TTP terror attacks have left an indelible mark on the collective consciousness of KP. For instance, recent peaceful protests in KP against the TTP reflect vociferous opposition. Thousands have flocked to these protests in Swat Valley, displaying their unflinching resolve against ceding space to militants. The mass opposition indicates a significant shift in public opinion from 2009 when the militants first occupied the valley.

Likewise, there is large-scale public reluctance toward a mass military operation like Operation Rah-e-Raast. The operation, although deemed a success by the Pakistani military in countering the TTP, displaced thousands of lives in the valley. Public opposition now suggests that tensions could boil over into violence across Swat. As a result, Pakistan must respond to neutralize the threat. Relying on public sentiment, the military’s intelligence-based operations can help deter the group from taking hold of the valley again.

Not only will the Taliban’s commitment to denying Afghan soil to terrorists improve regional security, but it will also directly affect its quality of diplomatic relations with Pakistan.

Across the border in Afghanistan, the Taliban has ensured that terror groups maintain a dormant presence: a position that remains a source of contention between Western interlocutors and the Taliban. It is also possible that the Taliban might wish to regain territory – through the TTP – in the former Federally Administered Tribal Area (FATA) in Pakistan, where Taliban and al-Qaeda militants fled after U.S. bombing missions in 2001. The remote terrain in the border regions means that Pakistan will not be able to solely rely on hardening the border to deny such a goal. Pakistani forces have previously intercepted intrusions by relying on physical interception, drones, air strikes, infrared sensors, and high-tech border equipment to check militant movements but using drastic shifts in public opinion against the TTP is more salient in combatting the group’s resolve.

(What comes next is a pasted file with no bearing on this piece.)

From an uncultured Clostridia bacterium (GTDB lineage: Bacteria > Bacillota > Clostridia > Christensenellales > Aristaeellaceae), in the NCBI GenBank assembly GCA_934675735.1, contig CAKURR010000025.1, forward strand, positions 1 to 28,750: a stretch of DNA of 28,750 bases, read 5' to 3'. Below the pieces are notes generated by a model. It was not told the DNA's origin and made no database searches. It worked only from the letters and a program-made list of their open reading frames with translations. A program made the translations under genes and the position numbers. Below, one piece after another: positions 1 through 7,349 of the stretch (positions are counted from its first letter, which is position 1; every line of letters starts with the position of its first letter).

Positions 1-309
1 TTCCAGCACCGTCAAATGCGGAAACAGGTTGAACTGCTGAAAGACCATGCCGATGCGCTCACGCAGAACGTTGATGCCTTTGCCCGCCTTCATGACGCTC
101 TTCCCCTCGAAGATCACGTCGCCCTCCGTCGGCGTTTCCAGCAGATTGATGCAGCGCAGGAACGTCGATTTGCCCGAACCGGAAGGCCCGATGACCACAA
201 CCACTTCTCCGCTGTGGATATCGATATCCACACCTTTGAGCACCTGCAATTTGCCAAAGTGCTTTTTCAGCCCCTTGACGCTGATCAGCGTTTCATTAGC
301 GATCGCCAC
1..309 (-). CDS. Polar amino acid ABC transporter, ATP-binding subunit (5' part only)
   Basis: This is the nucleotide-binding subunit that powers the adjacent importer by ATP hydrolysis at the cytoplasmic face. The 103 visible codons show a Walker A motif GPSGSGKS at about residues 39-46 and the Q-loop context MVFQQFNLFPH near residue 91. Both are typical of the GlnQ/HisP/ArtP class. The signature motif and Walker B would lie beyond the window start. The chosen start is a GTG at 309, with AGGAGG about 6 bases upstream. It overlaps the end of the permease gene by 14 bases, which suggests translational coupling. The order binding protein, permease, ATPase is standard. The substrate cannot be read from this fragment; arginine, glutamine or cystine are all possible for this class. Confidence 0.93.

Is the End Game Peaceful?

The incessant TTP terror attacks have shifted any earlier inclinations to conduct peace talks with the organization. The recent intelligence-based operation in North Waziristan suggests that the future of negotiations remains grim. The possibility of a negotiated settlement is unlikely. Similarly, the federal government’s assertive stance against the TTP will culminate in a demand that the Afghan Taliban adopt definitive measures against the terrorist group.

Ultimately, two factors will determine regional stability: the Taliban’s willingness to crack down on terror groups operating in Afghanistan, including the TTP, and Pakistan’s success in neutralizing threats from the TTP and ISKP. Not only will the Taliban’s commitment to denying Afghan soil to terrorists improve regional security, but it will also directly affect its quality of diplomatic relations with Pakistan.

Note: This article appeared in SAV, dated 06 December 2022.
Disclaimer: The views expressed in the article are of the author and do not necessarily represent Institute’s policy.


IPRI is one of the oldest non-partisan think-tanks on all facets of National Security including international relations & law, strategic studies, governance & public policy and economic security in Pakistan. Established in 1999, IPRI is affiliated with the National Security Division (NSD), Government of Pakistan.